It is estimated that climate or environmental disasters like earthquakes and floods happen on average every four to five years. While implementing and monitoring ERM processes, we were alert and considered organisational preparedness.

This is what moved us as an organisation to embark on having two types of insurance policies that are new within the insurance space in Kenya and are related to matters of ESG:

  • Climate risk; and
  • Data and cybersecurity cover.

Risk ratings

As part of the cold storage logistics industry, our organisation is among the few in the country that has an ammonia plant, which is used as a cooling mechanism. Ammonia use is aimed at reducing greenhouse gas emissions, which negatively affects the environment.

The immediate benefits from this have been through our organisation’s risk rating under general and all risk insurance being reduced at the point of implementing and enhancing ESG and in turn lowering climate risk as well as data and cybersecurity premiums payables.

The integration of ESG within the organisations’ processes, procedures and reporting enhances regulatory compliance which aids in being in a prepared state for future ESG-related regulations and policies.

An effective ESG integration reduces the presence of litigations related to employees. Apart from the adherence to labour laws, the organisation enhances mitigation of this risk by integrating health and safety rules including medical cover, protective wear, and considering non- discriminatory practices within the organisation. This integration can be through incorporating ESG metrics into the human resources policy documents.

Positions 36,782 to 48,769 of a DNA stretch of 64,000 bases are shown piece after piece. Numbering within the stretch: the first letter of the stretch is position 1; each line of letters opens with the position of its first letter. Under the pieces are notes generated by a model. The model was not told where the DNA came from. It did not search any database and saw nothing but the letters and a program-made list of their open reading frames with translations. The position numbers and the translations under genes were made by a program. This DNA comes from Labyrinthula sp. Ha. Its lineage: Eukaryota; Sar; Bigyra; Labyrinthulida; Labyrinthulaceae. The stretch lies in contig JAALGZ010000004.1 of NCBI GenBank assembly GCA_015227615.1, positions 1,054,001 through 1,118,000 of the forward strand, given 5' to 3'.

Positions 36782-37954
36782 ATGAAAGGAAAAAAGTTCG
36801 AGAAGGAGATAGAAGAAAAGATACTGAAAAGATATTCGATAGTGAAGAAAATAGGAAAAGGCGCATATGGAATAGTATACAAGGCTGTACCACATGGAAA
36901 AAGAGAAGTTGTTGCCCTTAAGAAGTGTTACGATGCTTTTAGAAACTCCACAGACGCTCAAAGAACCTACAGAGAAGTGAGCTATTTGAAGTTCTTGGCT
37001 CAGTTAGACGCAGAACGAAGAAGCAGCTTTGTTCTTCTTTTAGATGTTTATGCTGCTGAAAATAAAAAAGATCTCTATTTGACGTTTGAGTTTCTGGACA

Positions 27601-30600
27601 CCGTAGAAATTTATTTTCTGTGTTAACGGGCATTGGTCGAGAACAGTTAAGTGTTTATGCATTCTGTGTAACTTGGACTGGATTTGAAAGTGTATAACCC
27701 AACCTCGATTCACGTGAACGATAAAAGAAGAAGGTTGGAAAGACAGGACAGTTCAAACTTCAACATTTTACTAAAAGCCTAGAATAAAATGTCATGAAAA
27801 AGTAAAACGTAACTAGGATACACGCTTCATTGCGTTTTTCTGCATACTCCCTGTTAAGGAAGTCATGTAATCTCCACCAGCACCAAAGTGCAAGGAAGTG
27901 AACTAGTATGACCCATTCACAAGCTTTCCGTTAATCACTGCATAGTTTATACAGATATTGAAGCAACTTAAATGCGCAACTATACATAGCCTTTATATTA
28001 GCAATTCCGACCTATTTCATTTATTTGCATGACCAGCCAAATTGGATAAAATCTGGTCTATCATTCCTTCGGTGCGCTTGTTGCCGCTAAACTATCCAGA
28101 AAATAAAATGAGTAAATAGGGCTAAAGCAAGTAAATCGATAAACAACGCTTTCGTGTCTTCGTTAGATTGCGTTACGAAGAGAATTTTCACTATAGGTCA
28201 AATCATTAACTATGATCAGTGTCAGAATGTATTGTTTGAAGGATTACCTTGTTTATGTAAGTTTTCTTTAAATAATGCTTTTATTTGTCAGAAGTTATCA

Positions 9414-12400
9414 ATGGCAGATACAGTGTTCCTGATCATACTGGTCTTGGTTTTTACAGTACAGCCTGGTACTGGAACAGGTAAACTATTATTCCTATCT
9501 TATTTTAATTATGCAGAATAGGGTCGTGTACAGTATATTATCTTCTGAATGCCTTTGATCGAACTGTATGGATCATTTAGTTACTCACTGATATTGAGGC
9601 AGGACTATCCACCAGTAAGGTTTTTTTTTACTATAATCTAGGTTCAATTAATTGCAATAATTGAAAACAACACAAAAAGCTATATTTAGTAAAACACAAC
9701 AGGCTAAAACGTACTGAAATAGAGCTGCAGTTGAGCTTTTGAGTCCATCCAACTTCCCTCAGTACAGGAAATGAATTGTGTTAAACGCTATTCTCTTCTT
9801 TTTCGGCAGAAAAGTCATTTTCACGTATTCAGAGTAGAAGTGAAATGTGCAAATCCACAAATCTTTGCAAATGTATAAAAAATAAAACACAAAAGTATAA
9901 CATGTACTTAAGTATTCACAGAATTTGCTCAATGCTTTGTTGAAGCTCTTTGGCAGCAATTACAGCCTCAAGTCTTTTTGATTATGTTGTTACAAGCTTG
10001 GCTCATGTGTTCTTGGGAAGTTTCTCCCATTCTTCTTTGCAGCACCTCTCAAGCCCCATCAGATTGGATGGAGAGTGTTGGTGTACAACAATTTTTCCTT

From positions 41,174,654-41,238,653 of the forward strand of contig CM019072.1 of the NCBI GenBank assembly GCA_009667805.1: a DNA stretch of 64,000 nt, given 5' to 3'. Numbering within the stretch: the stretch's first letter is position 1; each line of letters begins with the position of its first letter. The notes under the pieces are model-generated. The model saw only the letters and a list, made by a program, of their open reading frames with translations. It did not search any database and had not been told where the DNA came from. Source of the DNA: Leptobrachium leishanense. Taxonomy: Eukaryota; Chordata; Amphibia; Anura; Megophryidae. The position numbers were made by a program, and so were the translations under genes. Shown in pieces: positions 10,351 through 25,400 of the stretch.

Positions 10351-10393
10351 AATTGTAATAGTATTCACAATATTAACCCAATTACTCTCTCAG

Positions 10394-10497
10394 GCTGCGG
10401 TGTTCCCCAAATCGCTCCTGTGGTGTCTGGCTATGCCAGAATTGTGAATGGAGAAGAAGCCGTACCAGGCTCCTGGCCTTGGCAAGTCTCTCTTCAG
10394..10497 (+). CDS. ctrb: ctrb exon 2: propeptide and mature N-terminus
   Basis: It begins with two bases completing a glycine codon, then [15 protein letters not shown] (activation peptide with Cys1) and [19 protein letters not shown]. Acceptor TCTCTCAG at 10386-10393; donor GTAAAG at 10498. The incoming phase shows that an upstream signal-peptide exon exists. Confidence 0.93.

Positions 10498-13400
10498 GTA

IFRS standards

IFRS S1 and IFRS S2 require the organisation to have financial sustainability reporting from 2024 onwards. Further to this, having an external assurance review is key in vouching for the accuracy of the information shared. Transparency on the impact of a business is essential for continuous improvement, both for the organisation and stakeholders. This builds trust among the affected stakeholders and ultimately enhances the image of the organisation.

ESG corporate value facilitates innovative and cost-effective ways of carrying out activities. This can be through recycling water and using solar. The latter can bring in a saving of between 20 percent to 35 percent, as electricity costs are currently in an increasing trajectory influenced by inflation rates, fuel costs and the weakening of Kenyan shilling. The value proposition here is reduction of cost through implementation of an environmental policy.

As we implement the metrics, performance disclosure on ESG demonstrates transparency and commitment to sustainable investment by the board and senior management. It is important that the reporting adheres to the relevant standards, like the Global Reporting Initiative.

While interacting with a fellow CFO, whose organisation has won several awards in relation to ESG reporting and practices, it became clear to both of us that when embarking on this ESG journey CFOs must appreciate that it’s a gradual process of continuous improvement - and that data integrity and avoidance of greenwashing at all costs is key.

Businesses are gradually moving away from investment solely for financial benefit rather than for financial gain with impact and sustainability to all stakeholders. We, the leadership in finance, play a pivotal role in this change.